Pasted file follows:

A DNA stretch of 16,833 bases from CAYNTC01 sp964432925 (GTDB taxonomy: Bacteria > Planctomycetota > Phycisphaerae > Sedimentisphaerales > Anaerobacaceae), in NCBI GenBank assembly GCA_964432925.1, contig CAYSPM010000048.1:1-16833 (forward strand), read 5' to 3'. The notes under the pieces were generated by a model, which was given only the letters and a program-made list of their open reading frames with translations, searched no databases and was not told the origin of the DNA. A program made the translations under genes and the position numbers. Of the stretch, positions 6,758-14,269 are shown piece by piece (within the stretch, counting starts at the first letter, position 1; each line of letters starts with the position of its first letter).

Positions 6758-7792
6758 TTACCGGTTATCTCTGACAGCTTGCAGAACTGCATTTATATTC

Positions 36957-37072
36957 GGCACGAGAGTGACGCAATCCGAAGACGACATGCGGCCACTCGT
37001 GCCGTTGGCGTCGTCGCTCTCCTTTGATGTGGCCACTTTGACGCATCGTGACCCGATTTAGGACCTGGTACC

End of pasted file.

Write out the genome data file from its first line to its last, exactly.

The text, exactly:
A DNA stretch of 16,833 bases from CAYNTC01 sp964432925 (GTDB taxonomy: Bacteria > Planctomycetota > Phycisphaerae > Sedimentisphaerales > Anaerobacaceae), in NCBI GenBank assembly GCA_964432925.1, contig CAYSPM010000048.1:1-16833 (forward strand), read 5' to 3'. The notes under the pieces were generated by a model, which was given only the letters and a program-made list of their open reading frames with translations, searched no databases and was not told the origin of the DNA. A program made the translations under genes and the position numbers. Of the stretch, positions 6,758-14,269 are shown piece by piece (within the stretch, counting starts at the first letter, position 1; each line of letters starts with the position of its first letter).

Positions 6758-7792
6758 TTACCGGTTATCTCTGACAGCTTGCAGAACTGCATTTATATTC

Positions 36957-37072
36957 GGCACGAGAGTGACGCAATCCGAAGACGACATGCGGCCACTCGT
37001 GCCGTTGGCGTCGTCGCTCTCCTTTGATGTGGCCACTTTGACGCATCGTGACCCGATTTAGGACCTGGTACC